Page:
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Sunday, June 04, 2017

Notes from day one of the Durham City Jazz Festival. June 2.

(Review by Steve T)
I returned home in the early hours after Friday night wanting to write my review while I was still buzzing but, with a DJ set to prepare and an early start the next day... I find, writing this on Sunday morning, I'm still buzzing.
This is a multi-venue event across the city with the focus on an outdoor area at Fowlers Yard and the Empty Shop Just across the river. The Empty Shop already has the coolest regular jazz night in the region and will have made many new friends this weekend, with its eternally friendly welcome from festival co-creator Carlo and his eternally patient partner Ali.
Three bands at the Empty Shop meant I didn't get to the Old Cinema Laundrette for what I believe was their first foray into Jazz with Mick Shoulders Swing Manouche, but people began trickling down with reports of a sell-out and a triumph, some who hadn't heard Lord Edis before, some not realising he was the clarinettist. He returns to the Festival tonight (Sunday) with Triptych.
Three trios at the Empty Shop on Friday, first up Senza Frame with a Durham Uni connection and I wasn't sure at first how up my street it would be, but I quickly came around to their futuristic grooves from drums, some impressive 'proper' piano playing and a third playing mostly electronic sounds and occasional sax.
Toon band Taupe next and the type of free-blowing soundscapes Jazz North East put on at the Bridge in Newcastle and these were up with the best of them.
With everything that's going on in the North East, and Durham doing better than most, it feels like we're on the cusp of something great with Faye MacCalman and Archipelago surely at the forefront. Fresh from her tour with the Unthanks, they were more rhythmic and melodic than I'd expected. I always try to buy albums from up and coming bands but I'd have bought there's anyway and have fast-tracked it to the top of the ever-growing heap.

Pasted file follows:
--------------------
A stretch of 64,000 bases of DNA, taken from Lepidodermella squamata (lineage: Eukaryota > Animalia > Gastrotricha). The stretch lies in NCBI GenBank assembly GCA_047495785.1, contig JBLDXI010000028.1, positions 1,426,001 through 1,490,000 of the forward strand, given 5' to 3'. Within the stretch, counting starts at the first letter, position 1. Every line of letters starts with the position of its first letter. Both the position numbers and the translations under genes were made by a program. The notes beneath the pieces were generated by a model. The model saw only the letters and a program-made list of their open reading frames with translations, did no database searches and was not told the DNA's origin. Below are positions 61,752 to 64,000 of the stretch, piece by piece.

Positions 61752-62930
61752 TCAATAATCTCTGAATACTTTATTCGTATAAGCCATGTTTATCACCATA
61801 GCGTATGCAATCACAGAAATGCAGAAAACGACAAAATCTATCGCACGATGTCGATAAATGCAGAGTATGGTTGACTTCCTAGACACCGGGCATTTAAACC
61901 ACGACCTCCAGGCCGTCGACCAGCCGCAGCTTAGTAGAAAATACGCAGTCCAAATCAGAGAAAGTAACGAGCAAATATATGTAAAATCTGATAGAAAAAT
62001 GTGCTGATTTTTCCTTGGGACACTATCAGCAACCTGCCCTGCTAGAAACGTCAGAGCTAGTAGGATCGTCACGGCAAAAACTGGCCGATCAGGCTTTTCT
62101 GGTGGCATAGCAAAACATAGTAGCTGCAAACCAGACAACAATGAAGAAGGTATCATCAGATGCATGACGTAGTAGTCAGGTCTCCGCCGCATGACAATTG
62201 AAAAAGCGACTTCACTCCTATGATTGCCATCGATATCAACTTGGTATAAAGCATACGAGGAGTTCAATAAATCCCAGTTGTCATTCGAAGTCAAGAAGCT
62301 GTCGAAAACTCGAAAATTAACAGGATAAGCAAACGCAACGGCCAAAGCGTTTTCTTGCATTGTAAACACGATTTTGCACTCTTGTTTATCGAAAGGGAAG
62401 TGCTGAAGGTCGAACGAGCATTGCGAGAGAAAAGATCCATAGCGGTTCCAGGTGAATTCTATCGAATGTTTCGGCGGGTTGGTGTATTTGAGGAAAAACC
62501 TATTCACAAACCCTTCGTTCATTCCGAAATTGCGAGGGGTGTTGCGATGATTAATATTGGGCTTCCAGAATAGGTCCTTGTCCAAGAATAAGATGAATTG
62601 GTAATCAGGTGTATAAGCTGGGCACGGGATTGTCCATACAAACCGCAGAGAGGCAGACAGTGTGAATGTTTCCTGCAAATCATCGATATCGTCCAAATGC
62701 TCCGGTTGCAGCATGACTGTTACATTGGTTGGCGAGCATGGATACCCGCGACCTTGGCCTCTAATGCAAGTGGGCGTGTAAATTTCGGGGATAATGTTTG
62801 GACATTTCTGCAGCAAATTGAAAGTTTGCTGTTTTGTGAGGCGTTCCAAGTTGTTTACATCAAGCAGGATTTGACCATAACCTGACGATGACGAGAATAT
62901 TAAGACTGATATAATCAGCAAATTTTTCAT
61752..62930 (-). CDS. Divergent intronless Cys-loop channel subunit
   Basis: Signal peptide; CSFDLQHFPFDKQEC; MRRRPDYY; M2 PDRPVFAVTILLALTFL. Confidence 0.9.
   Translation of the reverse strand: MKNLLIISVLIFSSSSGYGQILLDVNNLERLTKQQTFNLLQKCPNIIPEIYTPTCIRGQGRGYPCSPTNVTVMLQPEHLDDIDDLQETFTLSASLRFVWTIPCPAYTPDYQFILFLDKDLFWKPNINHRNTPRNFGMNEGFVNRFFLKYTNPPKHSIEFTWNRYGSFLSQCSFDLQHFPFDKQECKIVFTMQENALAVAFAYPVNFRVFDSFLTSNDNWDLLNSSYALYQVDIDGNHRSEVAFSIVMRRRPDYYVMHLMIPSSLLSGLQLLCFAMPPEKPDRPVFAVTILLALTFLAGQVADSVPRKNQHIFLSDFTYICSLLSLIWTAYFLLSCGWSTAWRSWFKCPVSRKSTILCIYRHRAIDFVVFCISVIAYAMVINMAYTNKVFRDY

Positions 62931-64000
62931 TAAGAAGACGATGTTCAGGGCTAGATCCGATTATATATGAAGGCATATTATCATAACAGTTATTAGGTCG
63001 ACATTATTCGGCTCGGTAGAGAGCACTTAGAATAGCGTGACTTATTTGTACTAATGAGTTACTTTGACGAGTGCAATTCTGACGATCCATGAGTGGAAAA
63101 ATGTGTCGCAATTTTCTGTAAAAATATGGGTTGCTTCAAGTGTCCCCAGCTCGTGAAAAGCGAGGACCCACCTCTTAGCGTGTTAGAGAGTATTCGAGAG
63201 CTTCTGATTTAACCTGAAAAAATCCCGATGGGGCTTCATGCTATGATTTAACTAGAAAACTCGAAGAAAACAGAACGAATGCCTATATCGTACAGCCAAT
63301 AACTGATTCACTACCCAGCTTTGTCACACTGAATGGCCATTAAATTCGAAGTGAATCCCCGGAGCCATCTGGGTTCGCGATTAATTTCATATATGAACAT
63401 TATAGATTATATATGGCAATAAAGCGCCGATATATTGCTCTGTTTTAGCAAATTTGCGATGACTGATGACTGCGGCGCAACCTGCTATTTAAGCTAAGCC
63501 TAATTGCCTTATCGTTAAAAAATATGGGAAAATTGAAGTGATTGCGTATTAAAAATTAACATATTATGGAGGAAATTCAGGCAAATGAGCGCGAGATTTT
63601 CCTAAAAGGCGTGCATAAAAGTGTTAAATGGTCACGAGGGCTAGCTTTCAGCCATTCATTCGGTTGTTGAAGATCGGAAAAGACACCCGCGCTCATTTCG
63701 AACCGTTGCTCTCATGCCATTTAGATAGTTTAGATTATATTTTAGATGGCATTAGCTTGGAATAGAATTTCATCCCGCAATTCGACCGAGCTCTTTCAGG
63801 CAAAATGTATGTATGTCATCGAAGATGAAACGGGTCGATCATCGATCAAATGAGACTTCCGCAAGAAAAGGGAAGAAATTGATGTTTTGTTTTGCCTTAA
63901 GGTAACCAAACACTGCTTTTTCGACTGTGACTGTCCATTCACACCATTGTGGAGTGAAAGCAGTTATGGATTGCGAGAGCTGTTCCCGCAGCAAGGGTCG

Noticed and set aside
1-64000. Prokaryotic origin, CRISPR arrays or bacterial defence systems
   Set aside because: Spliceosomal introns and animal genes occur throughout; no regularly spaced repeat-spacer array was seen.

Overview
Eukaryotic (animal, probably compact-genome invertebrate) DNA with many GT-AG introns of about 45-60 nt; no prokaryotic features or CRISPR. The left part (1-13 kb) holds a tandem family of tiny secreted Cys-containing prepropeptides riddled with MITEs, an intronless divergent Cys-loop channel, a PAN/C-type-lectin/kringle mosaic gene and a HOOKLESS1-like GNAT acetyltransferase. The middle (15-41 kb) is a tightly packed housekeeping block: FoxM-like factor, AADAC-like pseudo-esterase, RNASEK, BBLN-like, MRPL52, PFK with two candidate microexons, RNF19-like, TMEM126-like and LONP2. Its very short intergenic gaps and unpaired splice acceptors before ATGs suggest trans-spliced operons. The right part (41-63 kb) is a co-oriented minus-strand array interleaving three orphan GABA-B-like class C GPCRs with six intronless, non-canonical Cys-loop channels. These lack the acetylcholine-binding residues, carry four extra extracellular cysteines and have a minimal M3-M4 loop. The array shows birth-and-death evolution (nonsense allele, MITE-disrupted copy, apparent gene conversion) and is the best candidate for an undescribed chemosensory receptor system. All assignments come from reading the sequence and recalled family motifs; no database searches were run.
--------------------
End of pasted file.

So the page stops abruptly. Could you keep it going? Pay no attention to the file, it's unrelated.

Festivals are often as good as their jam sessions and this was a blinder. With the absence of a bass, up-stepped trooper John Pope from Archipelago to give it some order, a solid backbone and some sterling soloing. Faye and the saxophonist from Taupe briefly made up a three sax section but their places were gradually taken by ordinary punters. By definition these feature musicians of mixed abilities and it fell to precocious teenage guitarist to take control with one of those solos which should have been too long but you wanted  it to go on and on. Pope favourite Spain brought a memorable night to a close.
If we can get this on quickly enough, please try to get to Fowlers Yard this evening (Sunday) for the Steve Glendenning Quartet featuring the extraordinary vibraphonist Chris Jelly. Then face the choice between brilliant multi-saxophonist Sue Ferris, with another teenage whiz-kid Matthew MacKellar depping on drums, or a two minute walk to the Empty Shop for our very own Duke Ellington, Lord Paul and a trio Triptych.
Steve T.

2 comments :

Russell said...

Great review Steve!

Steve T said...

Sorry you couldn't make it. Trust you are well.

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